Signs of wear and other types of physical damage aren't the only things you might want to get rid of when editing your images. A person, car, garbage can, building, plant, tree, or just about anything can become objectionable if you didn't want it to be in the picture in the first place. Rather than tearing all your wedding photos in half, consider replacing the unwanted spouse with more of the background or a large potted plant. Someone forget to move the car before taking a picture of your house for the real estate brochures? Get rid of the car, replacing it with curb and grass as though the car had been in the garage all along.
It might seem like some sort of complicated sleight of hand, but replacing one piece of content with another is really rather simple. If you've already tried repairing scratches, stains, and tears, you're more than ready to tackle the process of removing unwanted people, places, and things. You need software that has Clone and/or Patch tools (or reasonable facsimiles), and you need to understand how the Clipboard works (so you can copy and paste content in big chunks). Sound like too big a job? Never fear — it becomes clear in the next few paragraphs!
For example, no matter how much we love them, we sometimes wish family members would make themselves scarce, if only for a little while. But what if your ex-family member — someone you thought you'd never have to see again — is still haunting your family photos? Starting with a group photo, follow these steps:
1. Identify the unwanted person and use a selection tool — preferably a freeform or magnetic selection tool — to select him or her.
Book V, Chapter 2 has descriptions of the generic selection tools found in most image editors.
You don't have to worry about getting a little of the surrounding image as long as it doesn't remove someone else's arm or the side of a face.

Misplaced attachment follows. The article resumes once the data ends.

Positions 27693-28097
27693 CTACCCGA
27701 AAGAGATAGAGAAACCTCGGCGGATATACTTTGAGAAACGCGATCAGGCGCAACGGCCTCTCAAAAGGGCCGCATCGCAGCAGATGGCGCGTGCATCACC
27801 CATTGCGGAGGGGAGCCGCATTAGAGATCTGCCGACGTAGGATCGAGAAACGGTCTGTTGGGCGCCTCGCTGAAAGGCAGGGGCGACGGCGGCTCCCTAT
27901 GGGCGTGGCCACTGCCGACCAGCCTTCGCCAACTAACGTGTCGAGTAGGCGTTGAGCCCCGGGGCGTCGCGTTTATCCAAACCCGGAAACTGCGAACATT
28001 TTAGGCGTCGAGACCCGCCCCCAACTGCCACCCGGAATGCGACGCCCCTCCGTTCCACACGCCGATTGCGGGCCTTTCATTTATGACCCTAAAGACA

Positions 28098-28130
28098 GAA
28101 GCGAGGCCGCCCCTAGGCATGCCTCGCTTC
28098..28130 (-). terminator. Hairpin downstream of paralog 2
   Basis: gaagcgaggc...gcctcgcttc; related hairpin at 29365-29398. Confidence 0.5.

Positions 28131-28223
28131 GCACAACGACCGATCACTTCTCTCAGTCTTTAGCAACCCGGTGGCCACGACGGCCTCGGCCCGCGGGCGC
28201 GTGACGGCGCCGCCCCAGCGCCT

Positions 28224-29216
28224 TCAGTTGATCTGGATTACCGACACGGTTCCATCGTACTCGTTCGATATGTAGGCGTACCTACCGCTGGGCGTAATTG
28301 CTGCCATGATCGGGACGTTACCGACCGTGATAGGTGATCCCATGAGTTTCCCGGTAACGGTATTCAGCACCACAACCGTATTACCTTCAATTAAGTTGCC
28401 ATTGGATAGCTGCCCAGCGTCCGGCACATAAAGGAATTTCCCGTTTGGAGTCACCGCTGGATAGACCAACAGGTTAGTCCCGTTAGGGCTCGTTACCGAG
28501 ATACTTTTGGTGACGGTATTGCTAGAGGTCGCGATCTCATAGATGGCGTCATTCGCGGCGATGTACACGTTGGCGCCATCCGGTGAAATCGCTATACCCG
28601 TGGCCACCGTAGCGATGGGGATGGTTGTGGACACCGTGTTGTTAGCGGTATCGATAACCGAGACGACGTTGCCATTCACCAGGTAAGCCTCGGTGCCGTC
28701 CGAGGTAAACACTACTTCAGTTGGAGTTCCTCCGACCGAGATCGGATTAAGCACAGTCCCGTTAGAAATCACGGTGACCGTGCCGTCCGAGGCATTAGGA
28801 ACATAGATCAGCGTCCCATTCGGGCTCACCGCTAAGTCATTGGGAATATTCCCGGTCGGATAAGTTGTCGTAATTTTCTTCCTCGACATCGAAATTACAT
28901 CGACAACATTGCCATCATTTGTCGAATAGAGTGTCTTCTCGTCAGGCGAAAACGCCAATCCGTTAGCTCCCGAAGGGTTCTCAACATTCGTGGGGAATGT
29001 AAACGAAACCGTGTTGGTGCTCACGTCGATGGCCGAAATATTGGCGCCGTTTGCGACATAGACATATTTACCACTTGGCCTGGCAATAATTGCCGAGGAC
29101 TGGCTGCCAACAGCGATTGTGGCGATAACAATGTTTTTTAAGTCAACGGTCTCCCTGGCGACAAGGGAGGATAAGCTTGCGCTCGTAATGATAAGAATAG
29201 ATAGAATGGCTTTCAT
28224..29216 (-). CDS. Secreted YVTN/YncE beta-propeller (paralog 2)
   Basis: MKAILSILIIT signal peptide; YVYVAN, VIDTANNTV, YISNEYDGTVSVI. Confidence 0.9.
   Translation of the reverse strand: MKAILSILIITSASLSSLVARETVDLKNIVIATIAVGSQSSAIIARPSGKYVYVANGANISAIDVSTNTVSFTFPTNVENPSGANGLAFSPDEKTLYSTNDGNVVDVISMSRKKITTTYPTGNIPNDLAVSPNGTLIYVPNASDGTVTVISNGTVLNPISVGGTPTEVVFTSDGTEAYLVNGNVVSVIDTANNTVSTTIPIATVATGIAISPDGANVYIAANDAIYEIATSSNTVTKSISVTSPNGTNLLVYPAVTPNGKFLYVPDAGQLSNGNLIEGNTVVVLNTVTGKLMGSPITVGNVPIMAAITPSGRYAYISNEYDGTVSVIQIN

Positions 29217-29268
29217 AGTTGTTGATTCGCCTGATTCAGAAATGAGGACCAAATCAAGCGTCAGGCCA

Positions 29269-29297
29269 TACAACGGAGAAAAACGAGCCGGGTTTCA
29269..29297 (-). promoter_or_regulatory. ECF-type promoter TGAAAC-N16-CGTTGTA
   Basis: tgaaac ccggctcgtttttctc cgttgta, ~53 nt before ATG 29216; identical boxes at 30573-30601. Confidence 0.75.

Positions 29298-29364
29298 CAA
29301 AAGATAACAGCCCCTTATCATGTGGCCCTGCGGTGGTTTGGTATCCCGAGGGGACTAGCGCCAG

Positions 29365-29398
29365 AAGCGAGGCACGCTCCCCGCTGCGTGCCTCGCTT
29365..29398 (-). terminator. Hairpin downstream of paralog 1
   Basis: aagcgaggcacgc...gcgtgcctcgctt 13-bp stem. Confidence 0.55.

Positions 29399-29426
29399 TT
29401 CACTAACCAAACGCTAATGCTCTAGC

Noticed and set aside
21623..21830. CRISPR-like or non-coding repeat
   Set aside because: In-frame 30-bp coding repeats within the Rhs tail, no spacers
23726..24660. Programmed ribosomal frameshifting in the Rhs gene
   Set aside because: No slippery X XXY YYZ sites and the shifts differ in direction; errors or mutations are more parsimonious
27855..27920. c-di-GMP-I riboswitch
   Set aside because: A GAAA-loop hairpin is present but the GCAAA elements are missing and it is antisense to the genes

2. Press Delete to get rid of the selected person.
The background layer or any other underlying layer's content now shows through the hole.
3. Fill the hole with other content — more of the photo's background content if you were all standing in front of one of those lovely painted backdrops, or use the sky or extend a nearby wall or stand of trees.
Whatever's behind the rest of the group can be extended to fill in where the now-missing person once stood. Your choices for filling in are as follows:
• Copy content from elsewhere and paste it onto the hole.
• Use the Clone tool to fill in the hole with sampled content from elsewhere in the image.
Which method you choose depends on three things:
• How big a hole the deleted person left behind
• Whether you have a lot of alternate content to use as fill
• Whether there are lighting issues
Perhaps everything but the deleted person is in shadow, and you can't seamlessly apply that dark content in his or her place. If lighting is the problem — and you have Photoshop — you'll want to use the Patch tool (a kind of super-Clone tool that adjusts for texture and lighting) so that the lighting of the destination is preserved when you patch the hole. If the hole is huge or there's no background to use, you might need to copy content and paste it into the hole, perhaps even going to another image to get the filler. Figure 1-21 shows a Before and an After of the same image. In the after version, the unwanted element (in this case, a goose in the background) has been replaced by more of the surrounding pond.
What if the unwanted person isn't against a background or is sitting in front of someone else and deleting him or her will leave you with half of a person? Consider bringing someone in from another picture and putting him or her in place of the person you're deleting. You can always resize a new person from a smaller or larger image, and you can use your image editor's Burn or Dodge tools to adjust lighting if the substitute person comes from a darker or lighter image. Use the Blur or Smudge tools to make the stand-in blend in so that none of the edges are obvious.
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